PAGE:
Thanksgiving Daily Fantasy: Let's Get Weird
NFL Week 12 - Thanksgiving daily fantasy is a joy like no other, and it needs to be approached with a different mindset than the standard Sunday slates we normally take on. The slate features three games back-to-back, and this preview will give you all the tools you need to take on the three-game slate and individual showdown games. First up is the Thanksgiving Theory, followed by the game previews which cover every position and the matchups within them.
On a normal slate, you might choose to build around as many as three game stacks with correlations throughout your team, or you may choose to heavily attack just one game. On Thanksgiving, our choices are much fewer, but there are some ways we can apply standard DFS thinking.
Game Stacks: Don't be afraid to take a hard stance and fade one of the three games entirely; for instance, heavily attack the early game, then fade the second game before featuring some players from the final game.
Late Swap: Perhaps the biggest key to a successful Thanksgiving DFS team is utilizing late swap to your advantage, something that much of the field will forget to do as they fill up on turkey and fall into a food coma. (No judgment, just saying…) The key ways to leverage late swap to your advantage involve evaluating every lineup as a game comes to an end. If the chalky players failed in the first game, then you need to make the rest of your lineup very gung-ho and hope that brings you back into the green. If the players who do well in your lineups are the non-chalky ones and you're sitting very high up in tournaments, you can consider being chalkier with the rest of your plays.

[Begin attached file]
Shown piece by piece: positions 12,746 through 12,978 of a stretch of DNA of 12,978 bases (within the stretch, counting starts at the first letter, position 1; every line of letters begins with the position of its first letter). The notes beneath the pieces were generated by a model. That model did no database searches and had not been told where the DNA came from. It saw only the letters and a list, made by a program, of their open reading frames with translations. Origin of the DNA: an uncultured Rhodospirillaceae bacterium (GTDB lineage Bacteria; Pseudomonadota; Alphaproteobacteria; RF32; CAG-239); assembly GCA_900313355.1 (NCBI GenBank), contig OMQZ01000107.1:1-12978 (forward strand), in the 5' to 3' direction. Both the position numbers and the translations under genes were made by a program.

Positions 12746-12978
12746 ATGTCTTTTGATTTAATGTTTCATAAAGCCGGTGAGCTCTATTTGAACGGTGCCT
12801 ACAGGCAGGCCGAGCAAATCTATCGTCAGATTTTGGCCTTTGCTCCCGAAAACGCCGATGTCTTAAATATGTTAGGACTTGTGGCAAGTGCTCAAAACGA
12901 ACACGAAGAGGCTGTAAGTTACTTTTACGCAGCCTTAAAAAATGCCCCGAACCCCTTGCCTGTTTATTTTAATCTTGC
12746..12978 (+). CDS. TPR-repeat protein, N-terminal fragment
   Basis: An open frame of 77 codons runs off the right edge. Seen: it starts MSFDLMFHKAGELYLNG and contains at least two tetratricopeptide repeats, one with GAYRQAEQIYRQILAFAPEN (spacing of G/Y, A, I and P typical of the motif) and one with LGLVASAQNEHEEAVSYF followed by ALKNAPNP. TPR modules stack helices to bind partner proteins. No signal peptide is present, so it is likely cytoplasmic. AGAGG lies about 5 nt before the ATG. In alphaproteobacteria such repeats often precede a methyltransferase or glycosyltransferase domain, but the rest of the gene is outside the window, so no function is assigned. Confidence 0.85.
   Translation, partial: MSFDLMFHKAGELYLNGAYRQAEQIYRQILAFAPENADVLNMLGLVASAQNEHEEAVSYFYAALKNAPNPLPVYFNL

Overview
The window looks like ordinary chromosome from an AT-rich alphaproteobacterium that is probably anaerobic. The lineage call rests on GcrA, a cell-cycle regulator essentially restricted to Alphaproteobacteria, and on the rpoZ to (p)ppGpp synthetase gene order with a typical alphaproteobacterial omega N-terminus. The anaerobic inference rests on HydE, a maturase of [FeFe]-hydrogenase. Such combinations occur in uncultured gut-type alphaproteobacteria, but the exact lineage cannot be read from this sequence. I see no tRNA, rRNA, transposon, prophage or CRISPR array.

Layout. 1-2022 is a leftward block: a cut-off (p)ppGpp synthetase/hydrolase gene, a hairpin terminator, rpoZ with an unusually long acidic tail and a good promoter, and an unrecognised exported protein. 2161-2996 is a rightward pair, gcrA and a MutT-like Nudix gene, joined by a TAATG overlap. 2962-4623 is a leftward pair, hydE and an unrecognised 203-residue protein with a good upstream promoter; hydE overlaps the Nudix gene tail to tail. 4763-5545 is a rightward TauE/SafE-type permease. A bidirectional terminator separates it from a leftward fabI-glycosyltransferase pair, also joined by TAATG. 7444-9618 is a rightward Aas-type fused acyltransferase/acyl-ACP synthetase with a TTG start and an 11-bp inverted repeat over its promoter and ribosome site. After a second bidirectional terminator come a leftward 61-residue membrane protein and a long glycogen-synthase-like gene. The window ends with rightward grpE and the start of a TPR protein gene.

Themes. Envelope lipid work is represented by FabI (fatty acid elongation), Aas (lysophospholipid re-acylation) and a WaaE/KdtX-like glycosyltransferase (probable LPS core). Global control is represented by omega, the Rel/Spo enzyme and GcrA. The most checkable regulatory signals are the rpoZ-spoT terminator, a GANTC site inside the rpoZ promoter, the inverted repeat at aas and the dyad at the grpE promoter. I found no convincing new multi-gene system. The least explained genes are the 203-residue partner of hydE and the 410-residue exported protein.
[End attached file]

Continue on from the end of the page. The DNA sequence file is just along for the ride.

Roster Construction: Things get weird at Thanksgiving, and no I'm not talking about your Grandma after three glasses of fizz, I'm talking about the results of the games and how they affect DFS outcomes. Normally playing two tight ends, with one in the flex, would be considered a less optimal choice as they typically struggle to outscore receivers, but with fewer options, our hands can be forced sometimes. Similarly, I wouldn't rule out playing running backs with opposing defenses, which is not something most DFS players would like to do, or even using two running backs from the same team … yes, I'm looking at you, Dallas.
Save Some Money: On a normal slate, it's rare for winning lineups to leave much salary on the table, but on three-game slates like this, if you're trying to spend all of your salary cap, then you're likely going to fall into similar roster constructions that lots of other people have. Instead, consider leaving up to $1,000 on the table. Anything more than that tends to be suboptimal.